Sunday, 24 February 2013

India: Fort Kochi and the Backwaters

After 24 hours of travelling, being kicked out of Dixons in Heathrow twice and stuffing our faces with English junk one last time, we finally landed in Kochi. We had our first taste of Indian driving, which basically consists of beeping your horn and three cars overtaking each other at the same time, while mopeds duck in and out and a bus is coming in the other direction. Imy pooed her pants, adding to the smells of India.



The sun setting as we crossed on the ferry to Fort Kochi

On arrival in Fort Kochi, it transpired that "India" was on strike (not strictly true, it was actually only the area we were in) for two days. In a panic, we bought some supplies. For some reason we thought these items were sufficient for two day's survival:

4 bottles of water
2 packets of cookies
4 packets of crisps (2 ready salted, 2 American style cheese and onion)
A small loaf of bread
4 pot noodles
1 packet of cigarettes


What were we thinking?

So there was no activities, no transport, no shops open and only crisp sandwiches for the first couple of days, which gave us plenty of time to explore the area by foot. Fort Kochi is known for it's use of the traditional Chinese fishing nets.


Raw
Kat was busy flirting with a fisherman, while Imy was being dragged aboard the fishing machine for a tour of how it all works. 6 men heave the massive net out of the water by a pully system that uses massive stones as a counterbalance. Unfortunately for these guys, their main catch of the day was a load of rubbish and one small silver fish. Apparently it isn't the right season for catching fish.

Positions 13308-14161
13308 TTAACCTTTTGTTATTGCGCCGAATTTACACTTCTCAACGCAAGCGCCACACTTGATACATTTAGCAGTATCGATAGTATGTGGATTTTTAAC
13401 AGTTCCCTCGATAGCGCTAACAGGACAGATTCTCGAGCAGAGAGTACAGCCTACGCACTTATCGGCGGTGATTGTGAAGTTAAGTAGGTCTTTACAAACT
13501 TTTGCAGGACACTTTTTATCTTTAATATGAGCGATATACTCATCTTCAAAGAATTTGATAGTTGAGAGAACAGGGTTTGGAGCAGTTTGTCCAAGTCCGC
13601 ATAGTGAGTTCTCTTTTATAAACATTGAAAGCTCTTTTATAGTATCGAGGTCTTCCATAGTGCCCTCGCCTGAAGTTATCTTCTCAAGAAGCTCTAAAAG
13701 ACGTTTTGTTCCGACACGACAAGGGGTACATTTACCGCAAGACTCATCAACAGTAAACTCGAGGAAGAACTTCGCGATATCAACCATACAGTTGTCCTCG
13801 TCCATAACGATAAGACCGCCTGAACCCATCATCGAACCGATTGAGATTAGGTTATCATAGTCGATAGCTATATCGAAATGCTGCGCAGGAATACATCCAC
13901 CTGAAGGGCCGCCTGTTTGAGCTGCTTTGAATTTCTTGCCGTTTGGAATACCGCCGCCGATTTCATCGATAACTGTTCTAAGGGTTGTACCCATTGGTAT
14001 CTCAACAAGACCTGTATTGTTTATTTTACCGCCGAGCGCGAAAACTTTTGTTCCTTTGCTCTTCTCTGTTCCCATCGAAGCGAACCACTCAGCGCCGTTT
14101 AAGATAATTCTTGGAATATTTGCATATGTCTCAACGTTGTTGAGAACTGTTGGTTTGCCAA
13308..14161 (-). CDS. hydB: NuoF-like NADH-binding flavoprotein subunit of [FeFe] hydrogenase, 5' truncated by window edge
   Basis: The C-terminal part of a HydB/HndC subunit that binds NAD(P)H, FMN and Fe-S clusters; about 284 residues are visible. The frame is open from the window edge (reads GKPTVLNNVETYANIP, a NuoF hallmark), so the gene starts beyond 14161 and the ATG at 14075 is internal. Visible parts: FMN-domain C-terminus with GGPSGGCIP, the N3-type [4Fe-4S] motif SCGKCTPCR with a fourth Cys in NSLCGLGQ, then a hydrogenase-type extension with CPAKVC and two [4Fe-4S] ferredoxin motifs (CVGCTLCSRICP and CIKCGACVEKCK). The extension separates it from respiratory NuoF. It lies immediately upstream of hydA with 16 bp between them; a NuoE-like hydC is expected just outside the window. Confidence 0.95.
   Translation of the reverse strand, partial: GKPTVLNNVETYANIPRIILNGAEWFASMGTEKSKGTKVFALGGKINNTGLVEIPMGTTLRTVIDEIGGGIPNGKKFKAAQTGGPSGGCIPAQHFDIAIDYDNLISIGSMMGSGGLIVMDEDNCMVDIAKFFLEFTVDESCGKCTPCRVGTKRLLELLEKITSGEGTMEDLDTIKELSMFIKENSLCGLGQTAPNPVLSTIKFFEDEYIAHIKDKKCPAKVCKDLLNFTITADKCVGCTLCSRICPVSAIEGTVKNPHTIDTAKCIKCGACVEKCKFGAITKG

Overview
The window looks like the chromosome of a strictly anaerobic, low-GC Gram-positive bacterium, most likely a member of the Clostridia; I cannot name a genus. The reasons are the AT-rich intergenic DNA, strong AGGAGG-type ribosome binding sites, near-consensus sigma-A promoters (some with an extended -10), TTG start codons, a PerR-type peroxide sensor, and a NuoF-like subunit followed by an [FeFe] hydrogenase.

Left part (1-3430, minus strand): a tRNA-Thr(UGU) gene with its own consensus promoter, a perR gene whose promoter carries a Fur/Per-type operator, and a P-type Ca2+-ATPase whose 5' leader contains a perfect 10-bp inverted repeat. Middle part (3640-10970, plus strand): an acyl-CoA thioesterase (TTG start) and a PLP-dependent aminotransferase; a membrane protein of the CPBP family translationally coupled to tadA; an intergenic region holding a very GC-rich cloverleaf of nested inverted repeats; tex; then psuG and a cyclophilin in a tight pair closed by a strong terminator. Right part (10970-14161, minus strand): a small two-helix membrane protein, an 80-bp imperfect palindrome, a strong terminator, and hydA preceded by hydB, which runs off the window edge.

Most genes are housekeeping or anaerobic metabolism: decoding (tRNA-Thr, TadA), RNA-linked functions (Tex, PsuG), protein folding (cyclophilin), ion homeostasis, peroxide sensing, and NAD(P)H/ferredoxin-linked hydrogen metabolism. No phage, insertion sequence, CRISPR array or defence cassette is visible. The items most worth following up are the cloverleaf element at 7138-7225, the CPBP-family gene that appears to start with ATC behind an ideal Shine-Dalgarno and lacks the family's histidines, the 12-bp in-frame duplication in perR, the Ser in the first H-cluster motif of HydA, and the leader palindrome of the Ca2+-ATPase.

The nets in action
After paying a ransom to get off the fishing machine, we left the fisherman and his mates for a three-hour ramble around Jew Town. Kat accidentally took us through the slum area, where we saw a crow eating a pigeon and a whole lot of rubbish.

The next night we went to a Kathkali performance. It's an Indian play that is a mixture of music, miming and quite a few high-pitched shrieks. We arrived an hour early so we could watch them putting on the face paint, which is made from different coloured rocks being mixed with coconut oil. 



Facepaint


The devil in disguise, luring in the warrior
The arrival of Friday meant the strike was finally over and we could do the tour of the backwaters. You could stay overnight on the house boats but we're too cheap, so just did a quickie one-day tour.


The only picture of us together so far 
House boat

We're now in Goa, so we'll leave you with this image of Imy's minging mozzie bite. Will update soon. Love Imy and Kat xx



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